Merger of Trinity and UCD urged in top-level report
THE PUBLICATION of a major report on higher education, which recommends the merger of University College Dublin and Trinity College Dublin among a series of sweeping changes to the higher education system, has been delayed.
University sources claim the controversial report – commissioned by the Higher Education Authority (HEA) and carried out by an international panel of education experts – has been “shelved”. However, this was strongly refuted by official sources last night.
The report was due to be circulated among university presidents and other college heads yesterday but its release has been postponed after discussions between the HEA and the Department of Education.
Scheduled meetings between college heads, the HEA and the international panel – due early next month – have also been postponed to an unspecified date.
In a letter to university presidents and other college heads last Thursday, HEA chief executive Tom Boland said some further time was needed “for clarification on policy issues and for wider consultation”.
The report of the international panel, chaired by Prof Frans Van Vught, a Dutch academic specialising in education policy, proposes the State’s 20-plus higher education colleges should be consolidated into just six. It envisages a series of changes including the UCD-TCD merger and the creation of a national technological university with a campus in both Dublin and Waterford.
There is speculation that other changes in the unpublished report include the merger of DCU, NUI Maynooth, Athlone IT and Dundalk IT; the merger of NUI Galway with colleges in the region, the merger of all colleges based in Cork-Kerry and the merger of colleges based in Limerick.
In a letter to college heads earlier this month, Mr Boland says the report is designed to “provide an external perspective . . . on an optimal configuration of the Irish higher education system”.
The new report is much more radical than the National Strategy for Higher Education or the Hunt report last year. This backed the retention of existing universities and the establishment of new technological universities formed by mergers of various ITs.
One university source said last night: “We were asked to work within the Hunt report, which has been backed by [Minister for Education] Ruairí Quinn – we don’t need and don’t want another proposal.”
Unusually, the report was prepared without consultation with the colleges themselves. In his letter, Mr Boland says this approach “left the panel free to take a view which might challenge current thinking and offer alternative models of reform.”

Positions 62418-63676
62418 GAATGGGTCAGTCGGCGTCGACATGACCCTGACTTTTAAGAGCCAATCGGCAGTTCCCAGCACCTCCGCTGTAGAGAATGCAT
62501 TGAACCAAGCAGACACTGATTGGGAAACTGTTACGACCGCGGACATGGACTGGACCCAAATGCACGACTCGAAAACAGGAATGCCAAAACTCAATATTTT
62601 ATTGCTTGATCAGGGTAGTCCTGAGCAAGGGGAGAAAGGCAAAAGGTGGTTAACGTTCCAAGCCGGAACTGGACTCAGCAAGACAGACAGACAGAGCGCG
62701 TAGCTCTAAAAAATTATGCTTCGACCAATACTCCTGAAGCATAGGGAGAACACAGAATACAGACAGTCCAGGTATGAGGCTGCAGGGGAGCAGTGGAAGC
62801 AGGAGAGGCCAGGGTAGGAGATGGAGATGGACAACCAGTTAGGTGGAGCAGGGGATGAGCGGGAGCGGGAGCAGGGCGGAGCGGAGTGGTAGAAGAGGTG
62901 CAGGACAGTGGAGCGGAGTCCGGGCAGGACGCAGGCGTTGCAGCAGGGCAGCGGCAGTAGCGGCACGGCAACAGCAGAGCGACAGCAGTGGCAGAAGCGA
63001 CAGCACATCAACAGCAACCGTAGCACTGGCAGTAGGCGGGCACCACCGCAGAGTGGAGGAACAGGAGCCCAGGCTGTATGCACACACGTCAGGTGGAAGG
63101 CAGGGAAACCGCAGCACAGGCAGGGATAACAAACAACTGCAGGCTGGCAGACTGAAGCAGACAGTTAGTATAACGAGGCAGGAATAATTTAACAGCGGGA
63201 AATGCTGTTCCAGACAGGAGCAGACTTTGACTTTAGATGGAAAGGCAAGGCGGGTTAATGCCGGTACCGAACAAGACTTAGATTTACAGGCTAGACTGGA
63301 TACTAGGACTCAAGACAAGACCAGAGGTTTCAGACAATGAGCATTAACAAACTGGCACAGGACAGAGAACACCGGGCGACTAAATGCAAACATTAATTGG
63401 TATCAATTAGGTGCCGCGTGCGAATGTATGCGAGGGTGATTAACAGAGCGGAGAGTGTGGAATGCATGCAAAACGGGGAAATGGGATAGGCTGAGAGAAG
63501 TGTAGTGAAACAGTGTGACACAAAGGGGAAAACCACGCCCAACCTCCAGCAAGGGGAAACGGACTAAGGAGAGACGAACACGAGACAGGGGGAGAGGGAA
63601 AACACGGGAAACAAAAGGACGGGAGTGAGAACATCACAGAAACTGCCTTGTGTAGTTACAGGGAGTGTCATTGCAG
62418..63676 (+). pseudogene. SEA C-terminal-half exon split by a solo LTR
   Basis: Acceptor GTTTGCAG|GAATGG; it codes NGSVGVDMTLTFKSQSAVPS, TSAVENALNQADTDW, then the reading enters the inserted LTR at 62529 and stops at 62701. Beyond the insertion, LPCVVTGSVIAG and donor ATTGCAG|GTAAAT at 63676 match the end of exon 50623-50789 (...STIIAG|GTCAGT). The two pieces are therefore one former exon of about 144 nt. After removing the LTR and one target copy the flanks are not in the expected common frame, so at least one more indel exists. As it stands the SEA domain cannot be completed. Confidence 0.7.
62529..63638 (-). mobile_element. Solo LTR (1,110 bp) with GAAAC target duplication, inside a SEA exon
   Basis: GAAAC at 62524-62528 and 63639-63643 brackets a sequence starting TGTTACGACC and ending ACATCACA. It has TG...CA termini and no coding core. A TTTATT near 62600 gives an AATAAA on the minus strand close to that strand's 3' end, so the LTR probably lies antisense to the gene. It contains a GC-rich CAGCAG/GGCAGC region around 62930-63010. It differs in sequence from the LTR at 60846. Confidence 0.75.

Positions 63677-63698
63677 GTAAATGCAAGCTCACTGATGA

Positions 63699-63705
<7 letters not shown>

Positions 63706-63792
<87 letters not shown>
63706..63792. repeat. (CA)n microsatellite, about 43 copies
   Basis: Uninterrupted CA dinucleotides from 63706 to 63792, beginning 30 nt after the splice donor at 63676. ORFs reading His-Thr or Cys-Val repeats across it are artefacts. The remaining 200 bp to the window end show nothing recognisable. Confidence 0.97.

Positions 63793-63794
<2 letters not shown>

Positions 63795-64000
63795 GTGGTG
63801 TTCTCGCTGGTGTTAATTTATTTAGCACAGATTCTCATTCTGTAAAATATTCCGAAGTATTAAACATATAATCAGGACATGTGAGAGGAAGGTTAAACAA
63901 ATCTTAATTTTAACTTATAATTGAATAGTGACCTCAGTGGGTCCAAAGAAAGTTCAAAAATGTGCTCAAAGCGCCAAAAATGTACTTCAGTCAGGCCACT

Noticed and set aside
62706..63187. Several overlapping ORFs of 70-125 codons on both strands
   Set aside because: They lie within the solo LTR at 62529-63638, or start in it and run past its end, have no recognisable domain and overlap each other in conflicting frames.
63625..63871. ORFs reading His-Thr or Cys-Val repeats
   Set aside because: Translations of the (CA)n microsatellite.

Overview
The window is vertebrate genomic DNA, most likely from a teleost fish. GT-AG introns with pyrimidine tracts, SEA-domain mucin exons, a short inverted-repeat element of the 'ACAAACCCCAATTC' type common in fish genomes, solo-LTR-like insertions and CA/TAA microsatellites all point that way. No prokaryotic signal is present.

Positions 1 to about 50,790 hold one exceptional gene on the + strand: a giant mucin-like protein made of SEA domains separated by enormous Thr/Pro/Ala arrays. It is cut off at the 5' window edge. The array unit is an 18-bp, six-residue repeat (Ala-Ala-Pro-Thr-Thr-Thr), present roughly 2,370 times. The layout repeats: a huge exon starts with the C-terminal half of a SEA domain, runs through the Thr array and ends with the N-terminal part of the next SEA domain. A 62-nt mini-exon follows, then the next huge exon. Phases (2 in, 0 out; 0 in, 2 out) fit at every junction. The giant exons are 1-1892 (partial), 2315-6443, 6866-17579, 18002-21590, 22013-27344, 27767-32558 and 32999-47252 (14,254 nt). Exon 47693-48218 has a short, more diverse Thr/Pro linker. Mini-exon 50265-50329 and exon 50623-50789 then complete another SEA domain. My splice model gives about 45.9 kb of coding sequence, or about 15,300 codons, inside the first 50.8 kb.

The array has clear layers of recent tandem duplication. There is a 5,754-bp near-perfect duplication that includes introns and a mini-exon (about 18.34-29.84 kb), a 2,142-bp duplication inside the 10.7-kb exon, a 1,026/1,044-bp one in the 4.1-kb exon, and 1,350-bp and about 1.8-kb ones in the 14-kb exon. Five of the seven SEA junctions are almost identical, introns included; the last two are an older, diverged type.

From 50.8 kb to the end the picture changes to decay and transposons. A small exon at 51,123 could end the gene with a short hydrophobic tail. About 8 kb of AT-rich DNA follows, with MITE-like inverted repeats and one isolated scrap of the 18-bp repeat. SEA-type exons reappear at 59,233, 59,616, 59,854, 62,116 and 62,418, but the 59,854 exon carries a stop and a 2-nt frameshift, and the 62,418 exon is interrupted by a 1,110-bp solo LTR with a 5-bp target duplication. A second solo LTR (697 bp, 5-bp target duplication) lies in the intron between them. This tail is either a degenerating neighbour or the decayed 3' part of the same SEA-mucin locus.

In a statement to The Irish Times last night, the HEA said the changes proposed by the panel “is one particular way of addressing issues . . . It is not the only way in which this could be done, nor was it intended to imply this.”
The HEA also stressed that the radical changes proposed by the panel on rationalisation “does not accord with Government policy nor does it represent the views of the HEA”.
Prof Van Vught of the European Commission is a leading world authority on change management within higher education.
Other members include Prof Vin Massaro, Melbourne Graduate School of Education, Prof Lauritz B Holm Nielsen, rector of Aarhus University, and Eva Egron Polak, secretary general of the International Association of Universities. The panel worked solely on the basis of a portfolio of information and statistics about Irish higher education.
The report says a UCD-TCD merger would give the merged college the critical mass and expertise needed to secure a place among the world’s best-ranked universities. At present, Ireland is not represented among the top 100 universities in the prestigious Times Higher Education World Reputation Ranking.
In his letter Mr Boland stresses how the international panel report is just one element that will assist in “an overall reconfiguration of the higher education system.”
In this task the HEA will also be guided by submissions from the colleges themselves and from a forthcoming ESRI report that predicts a 25 per cent increase in student numbers by 2030.
The panel says its report is designed to ensure that institutes will be sufficiently large to be serious players in the global higher education community. They say their proposals would assist institutional diversity, expand capacity within constrained budgets and ensure less duplication, while also ensuring each institution will be of a sufficient size to sustain a comprehensive range of research programmes and teaching.